Yesterday Nebula Genomics launched its blockchain platform and is offering consumers the possibility to have a whole genome sequence for free. For those who qualify for the free sequencing, although users won’t pay money for the process, they will provide the data to researchers in exchange for covering the cost. Most DNA tests such as 23andMe only perform partial genome sequencing and consumers pay for it.
Nebula‘s purpose is to advance biomedical research. If a consumer wants a free DNA test, they need to answer a series of health-related questions for which they will earn Nebula credits. The credits can go towards the DNA sequencing costs. The data is shared with pharma companies and academic researchers who may be interested in paying for the full sequencing costs.
For example, if your family has a history of a particular disease, or you suffer from an illness, your DNA data will be useful for researchers exploring medication or cures. But for research to really work, mass data is needed. 23andMe and ancestry.com still only cover a small fraction of the population.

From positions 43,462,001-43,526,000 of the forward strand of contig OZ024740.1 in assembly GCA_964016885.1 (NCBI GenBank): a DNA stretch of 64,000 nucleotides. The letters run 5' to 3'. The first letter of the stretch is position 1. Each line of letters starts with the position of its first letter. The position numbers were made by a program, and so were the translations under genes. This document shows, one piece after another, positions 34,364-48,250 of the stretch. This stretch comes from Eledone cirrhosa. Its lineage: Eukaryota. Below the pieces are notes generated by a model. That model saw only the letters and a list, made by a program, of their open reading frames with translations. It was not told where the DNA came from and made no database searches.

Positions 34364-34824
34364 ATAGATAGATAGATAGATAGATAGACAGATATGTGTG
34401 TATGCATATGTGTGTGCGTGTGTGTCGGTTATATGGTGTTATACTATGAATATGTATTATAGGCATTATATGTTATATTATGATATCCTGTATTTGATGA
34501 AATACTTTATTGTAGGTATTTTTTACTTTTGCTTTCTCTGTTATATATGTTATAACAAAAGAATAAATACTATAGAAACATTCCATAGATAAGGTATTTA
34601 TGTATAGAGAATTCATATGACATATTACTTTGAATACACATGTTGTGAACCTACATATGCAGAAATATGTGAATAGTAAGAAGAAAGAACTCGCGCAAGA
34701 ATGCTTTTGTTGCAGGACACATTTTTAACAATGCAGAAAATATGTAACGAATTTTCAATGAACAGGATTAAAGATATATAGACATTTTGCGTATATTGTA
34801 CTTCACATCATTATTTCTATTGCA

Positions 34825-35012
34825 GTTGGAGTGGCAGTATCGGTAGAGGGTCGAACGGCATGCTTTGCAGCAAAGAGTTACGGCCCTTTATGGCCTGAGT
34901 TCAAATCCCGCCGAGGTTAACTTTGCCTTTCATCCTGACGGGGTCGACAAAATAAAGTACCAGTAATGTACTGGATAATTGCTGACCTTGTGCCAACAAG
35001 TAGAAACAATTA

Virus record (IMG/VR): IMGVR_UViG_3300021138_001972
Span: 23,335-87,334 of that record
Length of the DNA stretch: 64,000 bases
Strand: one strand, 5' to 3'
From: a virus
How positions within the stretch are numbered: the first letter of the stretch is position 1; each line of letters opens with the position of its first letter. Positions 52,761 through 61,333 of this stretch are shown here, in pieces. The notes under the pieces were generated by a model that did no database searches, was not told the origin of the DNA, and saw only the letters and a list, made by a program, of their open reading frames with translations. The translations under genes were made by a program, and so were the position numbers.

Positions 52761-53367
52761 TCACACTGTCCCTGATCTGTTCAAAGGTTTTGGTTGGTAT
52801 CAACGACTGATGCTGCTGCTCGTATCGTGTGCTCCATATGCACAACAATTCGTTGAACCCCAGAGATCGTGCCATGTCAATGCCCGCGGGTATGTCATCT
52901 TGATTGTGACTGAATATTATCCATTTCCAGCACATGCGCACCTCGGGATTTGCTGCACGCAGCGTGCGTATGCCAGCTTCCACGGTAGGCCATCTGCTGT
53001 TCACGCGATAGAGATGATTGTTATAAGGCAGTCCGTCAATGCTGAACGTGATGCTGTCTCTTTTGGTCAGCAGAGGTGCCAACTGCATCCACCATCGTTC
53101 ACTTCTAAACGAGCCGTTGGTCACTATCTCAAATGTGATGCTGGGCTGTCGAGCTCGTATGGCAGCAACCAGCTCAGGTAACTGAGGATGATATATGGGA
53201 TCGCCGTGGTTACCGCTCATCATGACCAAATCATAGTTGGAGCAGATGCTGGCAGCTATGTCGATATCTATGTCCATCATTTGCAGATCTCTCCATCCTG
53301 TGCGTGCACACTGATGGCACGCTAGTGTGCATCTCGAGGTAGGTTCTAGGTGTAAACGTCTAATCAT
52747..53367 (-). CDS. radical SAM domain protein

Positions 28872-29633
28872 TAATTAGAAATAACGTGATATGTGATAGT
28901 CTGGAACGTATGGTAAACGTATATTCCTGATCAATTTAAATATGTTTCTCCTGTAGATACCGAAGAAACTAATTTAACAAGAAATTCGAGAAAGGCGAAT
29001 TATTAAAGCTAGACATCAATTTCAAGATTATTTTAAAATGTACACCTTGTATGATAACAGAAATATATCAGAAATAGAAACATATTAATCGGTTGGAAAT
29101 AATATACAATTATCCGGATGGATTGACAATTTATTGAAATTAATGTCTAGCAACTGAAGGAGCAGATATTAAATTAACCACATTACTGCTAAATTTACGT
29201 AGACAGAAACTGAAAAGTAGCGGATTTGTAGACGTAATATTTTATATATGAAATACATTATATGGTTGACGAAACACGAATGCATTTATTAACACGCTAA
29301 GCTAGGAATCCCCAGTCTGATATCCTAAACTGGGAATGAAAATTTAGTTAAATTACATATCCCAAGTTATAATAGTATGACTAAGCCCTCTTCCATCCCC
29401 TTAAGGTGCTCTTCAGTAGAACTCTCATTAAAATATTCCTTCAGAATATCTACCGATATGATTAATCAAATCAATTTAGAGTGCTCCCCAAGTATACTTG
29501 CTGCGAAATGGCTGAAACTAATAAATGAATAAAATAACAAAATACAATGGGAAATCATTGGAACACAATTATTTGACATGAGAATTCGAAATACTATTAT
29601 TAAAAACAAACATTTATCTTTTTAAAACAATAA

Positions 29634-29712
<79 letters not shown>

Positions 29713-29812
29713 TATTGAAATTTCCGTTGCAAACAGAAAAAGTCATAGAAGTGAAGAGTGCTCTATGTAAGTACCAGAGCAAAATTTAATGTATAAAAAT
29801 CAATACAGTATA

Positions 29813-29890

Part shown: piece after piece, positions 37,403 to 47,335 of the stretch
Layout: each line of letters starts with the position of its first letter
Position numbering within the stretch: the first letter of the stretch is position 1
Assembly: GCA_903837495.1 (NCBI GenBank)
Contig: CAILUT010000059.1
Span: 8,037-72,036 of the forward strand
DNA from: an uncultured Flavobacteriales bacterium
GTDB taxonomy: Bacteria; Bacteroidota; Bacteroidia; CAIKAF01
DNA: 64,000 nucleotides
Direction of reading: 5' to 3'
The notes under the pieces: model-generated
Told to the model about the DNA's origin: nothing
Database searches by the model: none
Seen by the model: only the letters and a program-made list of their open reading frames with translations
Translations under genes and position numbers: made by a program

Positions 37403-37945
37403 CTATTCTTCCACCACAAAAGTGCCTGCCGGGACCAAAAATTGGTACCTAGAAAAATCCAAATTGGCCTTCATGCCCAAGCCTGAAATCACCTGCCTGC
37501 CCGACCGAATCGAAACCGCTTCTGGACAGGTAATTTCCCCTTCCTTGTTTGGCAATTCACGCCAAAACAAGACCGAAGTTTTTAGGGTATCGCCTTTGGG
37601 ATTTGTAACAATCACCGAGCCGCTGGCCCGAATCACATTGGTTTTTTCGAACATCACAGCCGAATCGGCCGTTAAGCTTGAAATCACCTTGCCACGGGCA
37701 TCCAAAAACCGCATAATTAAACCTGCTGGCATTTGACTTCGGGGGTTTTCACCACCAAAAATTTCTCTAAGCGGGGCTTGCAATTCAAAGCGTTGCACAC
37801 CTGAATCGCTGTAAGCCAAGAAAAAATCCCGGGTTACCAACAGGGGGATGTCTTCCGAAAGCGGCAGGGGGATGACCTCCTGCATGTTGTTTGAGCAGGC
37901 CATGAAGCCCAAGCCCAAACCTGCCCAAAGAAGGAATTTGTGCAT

“Nebula will enable individuals to get sequenced at much lower cost through sequencing subsidies paid by the biopharma industry,” said George Church, co-founder of Nebula Genomics and professor at Harvard Medical School and MIT. “We need to bring the costs of personal genome sequencing close to zero to achieve mass adoption.”
For Nebula, if a consumer doesn’t want to wait for researchers to review their data they can pay $99 and will get an analysis of their ancestry and inherited traits.
How blockchain is used
The genomic data is not stored on the blockchain. Nebula has a relationship with Veritas Genetics to store the data on Veritas’ Arvados open-source software platform. Arvados is the most widely used system for storing, sharing and analyzing genomic data.
The blockchain platform enables consumers to authorize access to their personal information and be compensated. Nebula users know who is requesting data and the purpose and can decline data access requests.
At this stage, researchers can pay for genomic sequencing. But because users retain ownership of their data, Nebula plans to create a marketplace. Hence, in future, a user will be able to share their data with additional researchers for compensation.
“For far too long, companies offering genetic testing have asked their customers to simply give away their valuable genomic data, and then have sold it without their knowledge,” said Kamal Obbad, CEO & Co-founder of Nebula Genomics. “We want to change this and make people feel comfortable about personal genome sequencing by enabling data sharing in a secure, transparent and equitable manner.”
Just three months ago Nebula announced its seed funding round of $4.3 million which included Khosla, Fenbushi Capital, and Mayfield.